When people ask me about Micro Focus COBOL Modernization, I’m always at a bit of a loss as to how to respond. First, is the question about moving off the mainframe and switching out the mainframe COBOL (such as Unisys COBOL or IBM COBOL) for the Micro Focus product? Or is the question related to getting rid of the customer’s existing Micro Focus COBOL and replacing it with a Java or .NET application? I’ve found that either could be the case.
Taking the first possibility, moving off the mainframe might be a good thing, but why stay with the COBOL? You’ve gotten rid of the mainframe, and maybe saved $1m per year or more. But you’ve traded one vendor lock-in (your mainframe company) for another (Micro Focus), and you still have to recruit, train, or steal COBOL programmers. Doesn’t Micro Focus have monopoly pricing power for COBOL licenses? They’re not teaching COBOL to most freshman computer science graduates, and those of us that wrote it in the 70’s and 80’s are more than eligible for retirement. Worse, you don’t have the wide variety of open source software and great development tools to choose from if you stick with COBOL, and it’s difficult to build highly responsive web applications using what will soon be a 50 year old computer language!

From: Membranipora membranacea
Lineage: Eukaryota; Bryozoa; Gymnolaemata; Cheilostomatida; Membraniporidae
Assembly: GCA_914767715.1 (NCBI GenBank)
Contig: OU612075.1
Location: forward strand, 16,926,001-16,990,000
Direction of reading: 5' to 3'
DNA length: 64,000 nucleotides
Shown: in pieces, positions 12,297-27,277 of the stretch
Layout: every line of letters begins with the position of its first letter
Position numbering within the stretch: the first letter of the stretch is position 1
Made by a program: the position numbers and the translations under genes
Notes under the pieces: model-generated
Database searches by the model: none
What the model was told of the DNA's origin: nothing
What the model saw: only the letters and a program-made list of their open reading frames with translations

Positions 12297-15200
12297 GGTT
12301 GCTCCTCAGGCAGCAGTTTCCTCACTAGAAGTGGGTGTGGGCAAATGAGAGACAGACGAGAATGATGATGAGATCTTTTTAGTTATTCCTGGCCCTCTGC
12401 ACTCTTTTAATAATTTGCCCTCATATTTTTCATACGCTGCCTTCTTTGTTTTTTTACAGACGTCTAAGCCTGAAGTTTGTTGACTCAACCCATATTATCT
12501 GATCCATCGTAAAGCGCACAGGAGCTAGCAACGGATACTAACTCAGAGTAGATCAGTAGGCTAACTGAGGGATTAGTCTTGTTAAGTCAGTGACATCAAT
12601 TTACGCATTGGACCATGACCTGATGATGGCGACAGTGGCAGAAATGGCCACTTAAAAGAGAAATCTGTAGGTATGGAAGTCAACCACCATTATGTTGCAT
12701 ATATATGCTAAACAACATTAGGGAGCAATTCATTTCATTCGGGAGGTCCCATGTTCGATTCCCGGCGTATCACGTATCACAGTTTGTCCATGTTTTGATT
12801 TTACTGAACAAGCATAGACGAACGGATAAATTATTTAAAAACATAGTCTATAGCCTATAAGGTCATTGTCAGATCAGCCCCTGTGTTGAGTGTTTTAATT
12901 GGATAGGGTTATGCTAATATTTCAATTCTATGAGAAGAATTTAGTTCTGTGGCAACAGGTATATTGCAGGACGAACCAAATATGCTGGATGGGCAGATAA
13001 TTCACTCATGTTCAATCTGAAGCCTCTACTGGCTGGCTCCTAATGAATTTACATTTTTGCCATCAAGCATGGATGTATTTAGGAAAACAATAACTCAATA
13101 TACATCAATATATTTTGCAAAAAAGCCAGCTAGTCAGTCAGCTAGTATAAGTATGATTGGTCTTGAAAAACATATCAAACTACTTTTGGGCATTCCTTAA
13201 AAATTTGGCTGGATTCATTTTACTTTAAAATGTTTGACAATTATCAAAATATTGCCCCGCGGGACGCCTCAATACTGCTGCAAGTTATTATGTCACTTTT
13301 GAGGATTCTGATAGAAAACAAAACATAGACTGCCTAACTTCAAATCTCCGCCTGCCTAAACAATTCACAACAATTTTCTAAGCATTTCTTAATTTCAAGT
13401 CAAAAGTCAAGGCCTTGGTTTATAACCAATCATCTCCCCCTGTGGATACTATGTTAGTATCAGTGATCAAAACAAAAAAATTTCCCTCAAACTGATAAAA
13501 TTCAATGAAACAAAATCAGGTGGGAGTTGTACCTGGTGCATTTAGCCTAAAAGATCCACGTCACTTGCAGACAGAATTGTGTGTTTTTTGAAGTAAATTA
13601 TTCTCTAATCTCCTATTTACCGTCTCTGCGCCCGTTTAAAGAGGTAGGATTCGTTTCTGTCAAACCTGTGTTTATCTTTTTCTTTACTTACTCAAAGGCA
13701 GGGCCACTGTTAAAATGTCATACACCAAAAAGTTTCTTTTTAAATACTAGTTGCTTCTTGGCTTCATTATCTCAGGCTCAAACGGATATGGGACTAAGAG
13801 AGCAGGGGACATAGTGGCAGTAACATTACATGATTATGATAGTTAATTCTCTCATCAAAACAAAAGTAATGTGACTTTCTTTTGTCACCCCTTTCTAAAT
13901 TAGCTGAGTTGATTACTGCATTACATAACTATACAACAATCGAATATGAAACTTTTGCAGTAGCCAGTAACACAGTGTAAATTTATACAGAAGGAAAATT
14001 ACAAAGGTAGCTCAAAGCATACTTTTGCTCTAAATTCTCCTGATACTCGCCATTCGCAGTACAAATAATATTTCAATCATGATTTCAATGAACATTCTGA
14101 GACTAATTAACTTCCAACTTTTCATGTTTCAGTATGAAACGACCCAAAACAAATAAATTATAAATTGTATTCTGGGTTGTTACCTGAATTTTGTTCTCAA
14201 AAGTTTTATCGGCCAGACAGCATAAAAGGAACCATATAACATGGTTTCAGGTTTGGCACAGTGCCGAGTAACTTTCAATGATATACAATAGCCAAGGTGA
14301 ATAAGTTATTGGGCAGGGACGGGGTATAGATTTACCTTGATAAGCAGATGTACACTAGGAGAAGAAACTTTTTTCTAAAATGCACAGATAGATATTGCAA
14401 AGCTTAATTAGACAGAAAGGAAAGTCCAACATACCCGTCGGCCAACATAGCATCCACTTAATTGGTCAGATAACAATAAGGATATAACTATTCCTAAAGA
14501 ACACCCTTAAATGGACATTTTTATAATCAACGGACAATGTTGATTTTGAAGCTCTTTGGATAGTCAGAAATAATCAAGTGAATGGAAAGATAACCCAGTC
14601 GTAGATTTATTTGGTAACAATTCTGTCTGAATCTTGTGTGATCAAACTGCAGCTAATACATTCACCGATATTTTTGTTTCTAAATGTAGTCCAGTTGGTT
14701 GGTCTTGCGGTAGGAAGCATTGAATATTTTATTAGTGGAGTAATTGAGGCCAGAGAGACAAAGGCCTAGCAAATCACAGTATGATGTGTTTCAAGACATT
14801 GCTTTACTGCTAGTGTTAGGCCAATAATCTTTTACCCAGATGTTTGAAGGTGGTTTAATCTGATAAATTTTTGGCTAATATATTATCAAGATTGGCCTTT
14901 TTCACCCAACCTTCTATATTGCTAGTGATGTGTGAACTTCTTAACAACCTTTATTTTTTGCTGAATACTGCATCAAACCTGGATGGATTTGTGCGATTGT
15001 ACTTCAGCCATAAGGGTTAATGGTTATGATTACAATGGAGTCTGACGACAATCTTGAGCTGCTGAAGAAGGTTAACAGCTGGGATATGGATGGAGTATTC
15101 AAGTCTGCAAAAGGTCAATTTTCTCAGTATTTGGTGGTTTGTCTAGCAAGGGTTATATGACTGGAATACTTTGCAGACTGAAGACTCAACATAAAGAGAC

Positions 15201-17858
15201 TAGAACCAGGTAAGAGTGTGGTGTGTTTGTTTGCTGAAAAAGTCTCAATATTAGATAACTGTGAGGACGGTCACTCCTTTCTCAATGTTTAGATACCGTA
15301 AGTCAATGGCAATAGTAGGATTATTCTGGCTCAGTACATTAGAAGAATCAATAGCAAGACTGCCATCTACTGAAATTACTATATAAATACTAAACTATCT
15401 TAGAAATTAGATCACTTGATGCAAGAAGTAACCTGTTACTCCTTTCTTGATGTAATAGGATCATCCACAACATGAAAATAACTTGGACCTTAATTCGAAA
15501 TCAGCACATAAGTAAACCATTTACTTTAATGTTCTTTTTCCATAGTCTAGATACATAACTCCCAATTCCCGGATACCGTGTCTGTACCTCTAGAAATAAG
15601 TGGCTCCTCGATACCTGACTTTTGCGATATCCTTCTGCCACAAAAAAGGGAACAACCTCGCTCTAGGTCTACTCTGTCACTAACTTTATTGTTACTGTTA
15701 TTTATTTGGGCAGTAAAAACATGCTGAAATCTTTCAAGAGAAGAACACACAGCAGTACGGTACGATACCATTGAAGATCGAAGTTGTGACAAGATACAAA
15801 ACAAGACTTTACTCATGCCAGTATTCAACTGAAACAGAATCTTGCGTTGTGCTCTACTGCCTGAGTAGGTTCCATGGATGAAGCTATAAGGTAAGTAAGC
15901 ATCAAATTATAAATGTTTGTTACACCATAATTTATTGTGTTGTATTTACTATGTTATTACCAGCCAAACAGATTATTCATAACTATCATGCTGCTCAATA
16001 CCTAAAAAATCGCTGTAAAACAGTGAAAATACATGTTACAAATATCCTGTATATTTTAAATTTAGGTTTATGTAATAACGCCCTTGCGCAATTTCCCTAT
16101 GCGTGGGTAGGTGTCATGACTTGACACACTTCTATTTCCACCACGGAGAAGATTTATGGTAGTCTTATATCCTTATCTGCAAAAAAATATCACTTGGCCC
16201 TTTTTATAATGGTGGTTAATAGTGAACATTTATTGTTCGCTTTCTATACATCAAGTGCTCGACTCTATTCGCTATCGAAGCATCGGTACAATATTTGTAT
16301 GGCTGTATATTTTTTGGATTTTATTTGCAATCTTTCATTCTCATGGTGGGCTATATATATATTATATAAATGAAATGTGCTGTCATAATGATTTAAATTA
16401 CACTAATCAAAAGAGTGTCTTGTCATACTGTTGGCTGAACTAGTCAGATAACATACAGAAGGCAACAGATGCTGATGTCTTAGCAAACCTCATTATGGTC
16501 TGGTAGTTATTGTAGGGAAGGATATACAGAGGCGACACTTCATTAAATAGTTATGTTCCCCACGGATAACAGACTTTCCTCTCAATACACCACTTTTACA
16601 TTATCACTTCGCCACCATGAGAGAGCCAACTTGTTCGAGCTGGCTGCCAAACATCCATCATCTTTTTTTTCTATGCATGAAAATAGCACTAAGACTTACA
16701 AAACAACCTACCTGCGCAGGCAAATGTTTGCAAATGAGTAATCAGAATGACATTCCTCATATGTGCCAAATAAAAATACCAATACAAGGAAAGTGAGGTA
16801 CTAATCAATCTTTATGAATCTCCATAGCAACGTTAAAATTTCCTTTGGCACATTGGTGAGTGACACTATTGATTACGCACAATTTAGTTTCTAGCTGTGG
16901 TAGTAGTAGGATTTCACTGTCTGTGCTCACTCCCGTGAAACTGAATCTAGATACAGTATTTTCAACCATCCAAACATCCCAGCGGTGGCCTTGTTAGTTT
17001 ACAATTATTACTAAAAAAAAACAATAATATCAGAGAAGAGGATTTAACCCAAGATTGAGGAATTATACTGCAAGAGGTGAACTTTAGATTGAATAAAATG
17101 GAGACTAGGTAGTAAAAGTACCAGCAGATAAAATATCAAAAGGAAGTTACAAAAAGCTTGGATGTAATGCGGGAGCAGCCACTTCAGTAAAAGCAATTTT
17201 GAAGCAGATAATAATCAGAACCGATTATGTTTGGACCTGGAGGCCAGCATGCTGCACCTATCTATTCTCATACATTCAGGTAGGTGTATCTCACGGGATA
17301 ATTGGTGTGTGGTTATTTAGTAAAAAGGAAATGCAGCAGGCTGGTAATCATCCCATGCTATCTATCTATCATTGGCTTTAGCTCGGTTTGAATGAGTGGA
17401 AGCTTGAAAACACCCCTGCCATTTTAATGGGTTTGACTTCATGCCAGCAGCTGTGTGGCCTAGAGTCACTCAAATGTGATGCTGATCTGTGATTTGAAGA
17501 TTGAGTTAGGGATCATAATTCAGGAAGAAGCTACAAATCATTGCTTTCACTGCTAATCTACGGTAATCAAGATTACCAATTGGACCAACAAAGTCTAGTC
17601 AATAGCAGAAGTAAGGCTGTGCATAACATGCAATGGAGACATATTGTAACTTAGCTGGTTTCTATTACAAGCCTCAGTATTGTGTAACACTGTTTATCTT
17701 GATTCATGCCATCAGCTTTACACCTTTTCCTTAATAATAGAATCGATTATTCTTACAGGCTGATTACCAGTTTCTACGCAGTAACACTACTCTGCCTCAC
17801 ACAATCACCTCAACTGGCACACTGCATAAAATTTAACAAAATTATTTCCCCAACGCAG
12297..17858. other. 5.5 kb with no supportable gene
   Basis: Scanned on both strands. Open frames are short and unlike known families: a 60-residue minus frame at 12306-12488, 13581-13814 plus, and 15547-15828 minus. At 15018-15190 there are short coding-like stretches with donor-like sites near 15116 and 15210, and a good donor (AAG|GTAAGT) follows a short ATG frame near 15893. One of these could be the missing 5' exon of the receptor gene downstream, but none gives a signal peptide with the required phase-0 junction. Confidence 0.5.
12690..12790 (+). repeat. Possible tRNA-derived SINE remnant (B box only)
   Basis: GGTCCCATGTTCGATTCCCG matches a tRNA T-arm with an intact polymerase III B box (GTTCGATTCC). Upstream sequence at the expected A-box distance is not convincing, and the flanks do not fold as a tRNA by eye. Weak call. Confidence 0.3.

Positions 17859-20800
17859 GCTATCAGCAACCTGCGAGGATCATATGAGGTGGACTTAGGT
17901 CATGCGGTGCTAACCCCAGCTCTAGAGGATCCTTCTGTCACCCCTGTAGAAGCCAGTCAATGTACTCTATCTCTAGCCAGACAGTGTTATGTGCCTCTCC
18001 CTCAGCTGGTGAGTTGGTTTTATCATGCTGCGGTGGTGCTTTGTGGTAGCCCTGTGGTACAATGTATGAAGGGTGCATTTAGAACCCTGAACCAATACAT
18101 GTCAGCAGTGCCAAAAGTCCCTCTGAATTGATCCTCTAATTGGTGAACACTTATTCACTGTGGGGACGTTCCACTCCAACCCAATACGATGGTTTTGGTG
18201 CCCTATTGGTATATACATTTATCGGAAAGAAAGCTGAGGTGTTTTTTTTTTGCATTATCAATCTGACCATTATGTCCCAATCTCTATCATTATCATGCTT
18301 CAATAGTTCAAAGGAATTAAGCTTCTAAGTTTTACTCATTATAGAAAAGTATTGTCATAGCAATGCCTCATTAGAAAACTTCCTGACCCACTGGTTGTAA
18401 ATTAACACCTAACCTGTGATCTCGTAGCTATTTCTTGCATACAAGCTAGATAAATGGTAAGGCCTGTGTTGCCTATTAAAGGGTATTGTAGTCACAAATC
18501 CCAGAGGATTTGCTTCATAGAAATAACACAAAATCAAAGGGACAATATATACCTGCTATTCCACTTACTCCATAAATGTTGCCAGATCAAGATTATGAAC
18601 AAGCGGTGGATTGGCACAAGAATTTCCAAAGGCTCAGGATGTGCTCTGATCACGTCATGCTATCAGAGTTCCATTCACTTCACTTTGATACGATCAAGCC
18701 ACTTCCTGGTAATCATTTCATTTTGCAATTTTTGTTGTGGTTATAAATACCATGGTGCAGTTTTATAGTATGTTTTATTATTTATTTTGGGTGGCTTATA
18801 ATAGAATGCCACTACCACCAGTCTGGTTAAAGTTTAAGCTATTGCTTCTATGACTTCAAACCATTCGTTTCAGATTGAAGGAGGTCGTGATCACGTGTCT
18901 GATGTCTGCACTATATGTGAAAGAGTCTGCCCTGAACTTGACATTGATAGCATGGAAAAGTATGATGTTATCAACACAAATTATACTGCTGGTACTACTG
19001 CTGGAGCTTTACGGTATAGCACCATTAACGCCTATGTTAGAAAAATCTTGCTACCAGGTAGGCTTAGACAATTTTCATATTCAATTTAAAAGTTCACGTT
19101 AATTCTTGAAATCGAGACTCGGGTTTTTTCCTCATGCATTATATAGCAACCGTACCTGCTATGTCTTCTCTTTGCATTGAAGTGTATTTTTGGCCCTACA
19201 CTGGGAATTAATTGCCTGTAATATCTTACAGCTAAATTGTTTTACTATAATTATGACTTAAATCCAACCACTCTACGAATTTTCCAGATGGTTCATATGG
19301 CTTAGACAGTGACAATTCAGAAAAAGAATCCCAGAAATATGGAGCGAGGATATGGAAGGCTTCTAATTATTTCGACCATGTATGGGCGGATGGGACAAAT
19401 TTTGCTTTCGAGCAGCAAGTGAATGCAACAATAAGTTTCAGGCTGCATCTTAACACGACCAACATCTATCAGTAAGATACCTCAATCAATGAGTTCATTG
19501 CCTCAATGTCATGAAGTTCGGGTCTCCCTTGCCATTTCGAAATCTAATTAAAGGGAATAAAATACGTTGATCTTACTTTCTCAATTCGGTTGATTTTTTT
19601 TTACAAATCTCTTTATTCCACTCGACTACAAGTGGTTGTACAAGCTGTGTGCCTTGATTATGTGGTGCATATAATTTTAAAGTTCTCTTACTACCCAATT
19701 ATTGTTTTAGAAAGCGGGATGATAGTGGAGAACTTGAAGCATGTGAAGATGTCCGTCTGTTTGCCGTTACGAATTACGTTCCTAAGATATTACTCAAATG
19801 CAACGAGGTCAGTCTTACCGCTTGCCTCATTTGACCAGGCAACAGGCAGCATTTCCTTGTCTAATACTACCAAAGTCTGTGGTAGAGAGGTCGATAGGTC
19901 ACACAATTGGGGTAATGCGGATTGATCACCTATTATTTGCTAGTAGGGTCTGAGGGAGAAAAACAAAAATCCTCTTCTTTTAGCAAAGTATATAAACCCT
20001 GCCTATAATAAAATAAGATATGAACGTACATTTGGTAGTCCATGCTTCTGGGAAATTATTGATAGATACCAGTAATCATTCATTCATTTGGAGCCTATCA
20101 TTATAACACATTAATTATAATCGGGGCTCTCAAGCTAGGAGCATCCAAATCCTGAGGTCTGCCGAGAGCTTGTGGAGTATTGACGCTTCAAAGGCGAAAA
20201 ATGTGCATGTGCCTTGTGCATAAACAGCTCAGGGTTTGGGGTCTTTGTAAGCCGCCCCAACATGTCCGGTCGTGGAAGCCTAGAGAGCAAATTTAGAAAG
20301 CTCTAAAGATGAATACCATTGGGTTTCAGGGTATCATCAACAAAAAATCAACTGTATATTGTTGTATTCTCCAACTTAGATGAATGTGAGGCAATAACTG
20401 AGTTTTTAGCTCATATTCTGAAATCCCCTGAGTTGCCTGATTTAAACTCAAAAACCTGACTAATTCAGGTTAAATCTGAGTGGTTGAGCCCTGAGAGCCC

I’m often struck, also, by the cost of this kind of Micro Focus COBOL Modernization project. COBOL is COBOL, right? So why does it take years and millions of dollars to move it from one computer to another? Well, actually there are good reasons, starting with the somewhat mistaken idea that COBOL is COBOL, and moving past the compatibility problems to the performance and security issues. You don’t have RACF or DASD channels in your new environment!
Modernizing the mainframe COBOL to Java or .NET instead might cost a little more, or it might not. But, instead of just postponing the inevitable moment when the COBOL programmers are just not available, why not modernize once to something you know is going to be here 20 years from now? If you move from mainframe COBOL to Micro Focus COBOL on a server, you pay for modernization once — and then you will have to pay for modernization a second time, when the COBOL labor pool dries up. That’s not a deal, is it?
The other kind of Micro Focus COBOL Modernization is, of course, this second step we just talked about – changing over from Micro Focus COBOL to a more modern programming language environment like .NET or Java. Moving from COBOL to COBOL is not much of a modernization step, but COBOL to Java or COBOL to .NET surely is. You could, of course, try to do this by translating the COBOL line by line, but that path has a lot of problems. Our approach is different: it gives you fresh source code, properly optimized for the web, and extremely maintainable to boot. Our solution is SOA enabled, Section 508 compliant, and cloud-ready: that’s a deal in anybody’s book!